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Is it just me?

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Matt
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or does anyone else find that, mostly, they've learned lots of little tricks and trills, but missed the very basics? Is your basic timbre good? How can you ever be a good singer if you havent got a basic, good tone down, yet? Im finding that when I try to do, what one might think of as, very simple stuff like say a simple vowel evenly and well for 10 seconds without it cracking or flipping at all is that this is often harder than doing clever little trills - much how I remember keeping a simple, straight, steady accompaniment on the guitar was actually harder than frilling up with lots of solo ventures all through the song. I think the old school style of just practicing a handful of vowels for the first year makes a lot of sense, and may even save time for singers who, sometimes, spend a decade or more never getting it right. Anyone agree?

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Relaxed open throat, breath support (a little or a lot where it applies), some twang, love and ears for music - will improve your tone. Just practicing a handful of vowels for the first year would be a bit too much and not necessary, I think.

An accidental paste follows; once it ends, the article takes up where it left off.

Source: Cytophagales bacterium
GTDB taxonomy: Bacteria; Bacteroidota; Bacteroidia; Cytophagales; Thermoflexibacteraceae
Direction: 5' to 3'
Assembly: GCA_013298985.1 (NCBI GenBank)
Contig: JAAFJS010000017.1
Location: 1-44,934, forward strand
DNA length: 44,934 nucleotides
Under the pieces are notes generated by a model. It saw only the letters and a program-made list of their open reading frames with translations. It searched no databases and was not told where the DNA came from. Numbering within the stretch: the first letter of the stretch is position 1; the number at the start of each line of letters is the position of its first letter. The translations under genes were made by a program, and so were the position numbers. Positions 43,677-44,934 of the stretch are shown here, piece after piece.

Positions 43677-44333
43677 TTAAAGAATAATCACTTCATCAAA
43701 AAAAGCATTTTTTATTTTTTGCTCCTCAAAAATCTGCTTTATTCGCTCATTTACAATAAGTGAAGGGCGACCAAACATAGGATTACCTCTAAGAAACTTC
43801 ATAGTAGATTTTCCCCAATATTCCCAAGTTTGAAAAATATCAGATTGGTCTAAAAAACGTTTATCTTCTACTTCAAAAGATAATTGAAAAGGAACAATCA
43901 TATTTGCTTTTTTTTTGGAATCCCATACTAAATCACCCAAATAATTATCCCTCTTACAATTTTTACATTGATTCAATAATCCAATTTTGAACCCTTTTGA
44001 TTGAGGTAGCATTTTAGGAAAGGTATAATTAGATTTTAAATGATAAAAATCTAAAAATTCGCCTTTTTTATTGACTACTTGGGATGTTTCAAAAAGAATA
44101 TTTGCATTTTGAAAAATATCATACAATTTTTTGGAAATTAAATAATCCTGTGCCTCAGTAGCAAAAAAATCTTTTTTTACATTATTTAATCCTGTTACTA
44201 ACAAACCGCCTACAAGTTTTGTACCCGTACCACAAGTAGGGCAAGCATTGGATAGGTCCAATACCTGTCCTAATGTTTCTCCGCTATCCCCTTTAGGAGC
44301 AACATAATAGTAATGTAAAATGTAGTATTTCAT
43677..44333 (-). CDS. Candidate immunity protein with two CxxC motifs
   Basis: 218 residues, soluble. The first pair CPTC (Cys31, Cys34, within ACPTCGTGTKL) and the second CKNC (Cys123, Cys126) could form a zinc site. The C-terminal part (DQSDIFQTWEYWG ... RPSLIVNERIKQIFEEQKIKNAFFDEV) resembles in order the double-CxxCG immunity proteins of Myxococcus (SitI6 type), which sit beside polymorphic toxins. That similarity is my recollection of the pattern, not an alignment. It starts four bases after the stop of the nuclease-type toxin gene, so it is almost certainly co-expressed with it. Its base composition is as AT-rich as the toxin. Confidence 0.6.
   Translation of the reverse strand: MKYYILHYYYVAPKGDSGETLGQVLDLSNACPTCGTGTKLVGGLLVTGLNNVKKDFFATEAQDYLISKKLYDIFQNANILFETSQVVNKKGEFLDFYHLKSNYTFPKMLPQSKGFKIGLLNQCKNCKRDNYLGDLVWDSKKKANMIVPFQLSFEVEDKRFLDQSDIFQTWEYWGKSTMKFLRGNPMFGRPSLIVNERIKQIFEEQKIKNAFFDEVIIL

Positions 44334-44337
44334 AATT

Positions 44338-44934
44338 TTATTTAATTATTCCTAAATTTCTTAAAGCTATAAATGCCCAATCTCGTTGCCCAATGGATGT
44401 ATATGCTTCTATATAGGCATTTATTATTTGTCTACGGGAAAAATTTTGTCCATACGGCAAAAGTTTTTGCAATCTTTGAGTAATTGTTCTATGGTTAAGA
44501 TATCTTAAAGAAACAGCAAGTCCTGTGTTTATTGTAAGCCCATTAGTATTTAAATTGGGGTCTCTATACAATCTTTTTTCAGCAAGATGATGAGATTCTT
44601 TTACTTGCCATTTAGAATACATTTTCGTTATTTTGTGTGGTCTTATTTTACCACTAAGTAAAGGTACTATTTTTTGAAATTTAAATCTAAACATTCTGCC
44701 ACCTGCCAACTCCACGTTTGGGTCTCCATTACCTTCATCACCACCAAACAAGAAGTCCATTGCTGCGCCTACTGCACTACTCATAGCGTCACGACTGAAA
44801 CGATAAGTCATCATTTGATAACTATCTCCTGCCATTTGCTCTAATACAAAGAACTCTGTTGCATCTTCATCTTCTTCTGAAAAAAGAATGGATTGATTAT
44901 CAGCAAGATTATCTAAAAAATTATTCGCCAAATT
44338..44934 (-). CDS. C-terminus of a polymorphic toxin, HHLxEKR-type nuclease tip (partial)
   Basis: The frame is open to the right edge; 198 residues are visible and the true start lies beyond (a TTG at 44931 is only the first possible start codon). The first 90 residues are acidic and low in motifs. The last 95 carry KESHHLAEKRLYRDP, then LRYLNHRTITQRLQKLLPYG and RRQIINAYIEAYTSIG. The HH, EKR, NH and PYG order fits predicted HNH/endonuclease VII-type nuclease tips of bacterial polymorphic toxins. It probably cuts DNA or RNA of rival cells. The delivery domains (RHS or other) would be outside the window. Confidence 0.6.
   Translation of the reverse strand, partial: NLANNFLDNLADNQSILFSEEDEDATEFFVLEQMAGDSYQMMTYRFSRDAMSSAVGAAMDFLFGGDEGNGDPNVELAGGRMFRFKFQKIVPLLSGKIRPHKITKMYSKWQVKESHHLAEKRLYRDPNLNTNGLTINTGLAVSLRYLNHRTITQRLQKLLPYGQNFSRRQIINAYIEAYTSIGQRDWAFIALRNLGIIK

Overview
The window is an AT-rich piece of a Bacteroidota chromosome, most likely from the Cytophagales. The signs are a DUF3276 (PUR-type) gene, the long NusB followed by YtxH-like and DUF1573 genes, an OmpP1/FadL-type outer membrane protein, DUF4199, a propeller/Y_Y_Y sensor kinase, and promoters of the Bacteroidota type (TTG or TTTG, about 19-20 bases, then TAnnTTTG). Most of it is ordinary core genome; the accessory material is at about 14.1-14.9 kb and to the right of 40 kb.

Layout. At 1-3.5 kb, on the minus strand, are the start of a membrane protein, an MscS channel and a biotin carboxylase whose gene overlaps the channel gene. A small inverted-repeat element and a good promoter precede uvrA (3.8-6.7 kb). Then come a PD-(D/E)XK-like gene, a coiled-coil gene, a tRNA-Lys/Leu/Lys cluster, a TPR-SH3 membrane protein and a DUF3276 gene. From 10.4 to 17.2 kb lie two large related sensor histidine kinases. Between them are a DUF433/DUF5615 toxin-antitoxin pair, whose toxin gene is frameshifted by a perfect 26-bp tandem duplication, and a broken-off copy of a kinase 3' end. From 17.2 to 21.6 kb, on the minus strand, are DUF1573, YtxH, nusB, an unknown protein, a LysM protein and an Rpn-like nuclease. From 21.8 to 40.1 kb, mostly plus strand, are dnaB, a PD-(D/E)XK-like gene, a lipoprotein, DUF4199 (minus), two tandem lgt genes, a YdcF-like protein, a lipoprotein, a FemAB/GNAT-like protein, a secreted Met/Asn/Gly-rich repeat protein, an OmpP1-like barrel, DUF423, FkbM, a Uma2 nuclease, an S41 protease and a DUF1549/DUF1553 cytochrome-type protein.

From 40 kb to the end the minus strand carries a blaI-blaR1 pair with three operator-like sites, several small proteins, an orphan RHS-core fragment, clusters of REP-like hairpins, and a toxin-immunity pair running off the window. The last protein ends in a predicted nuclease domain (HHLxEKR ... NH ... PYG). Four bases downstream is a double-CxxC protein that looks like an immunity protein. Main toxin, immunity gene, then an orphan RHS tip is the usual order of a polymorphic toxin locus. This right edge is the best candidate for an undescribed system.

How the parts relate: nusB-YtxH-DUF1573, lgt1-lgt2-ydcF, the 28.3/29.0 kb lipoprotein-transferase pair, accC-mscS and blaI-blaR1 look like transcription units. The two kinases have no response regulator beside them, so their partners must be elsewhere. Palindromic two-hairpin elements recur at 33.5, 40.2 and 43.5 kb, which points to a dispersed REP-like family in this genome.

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I think I get your point, Matt. And I think you are right. The real work is in the basics.

First off, learning to breath.

Second, learning to phonate properly. Singing is not like speaking, even if both functions use the same equipment. I can sing an E5 but I don't speak there and it requires a different approach than when I speak, which is usually, probably (if I had to shoot myself in the foot with a statement) around G3 or A3.

As far as tricks, such as trilling a note, yes, that might come later, especially if it is applicable to a style.

Then, again, what is one's basic tone? Is it the "basic" tone one has learned the his/her culture and language? Some of the exercises should help get away from one accent or the other. What about someone that might have a really nasal sound to begin with and some trick helps them to lose some of the nasal quality and have a darker sound that is more pleasing and even moreso, appropos to a style of music they wish to sing?

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Well, I think the Carusos etc were basically about perfecting those vowels with decades and decades of practice until they were all round and shiny and beautiful as polished stones. If you have beautiful vowels you have a beautiful voice.

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How many decades? It is realized by some that the voice is not settled until the early 20's, or so. Then, how many decades of practicing just the vowels? 2? Would that mean one is not ready until one is in his 40's or 50's?

I understand it can take quite some time. In Frisell's system, one first learns to detach from chest, entirely. Then, start bringing back in the volume. And working on each vowel at a note. And going through each note in one's range.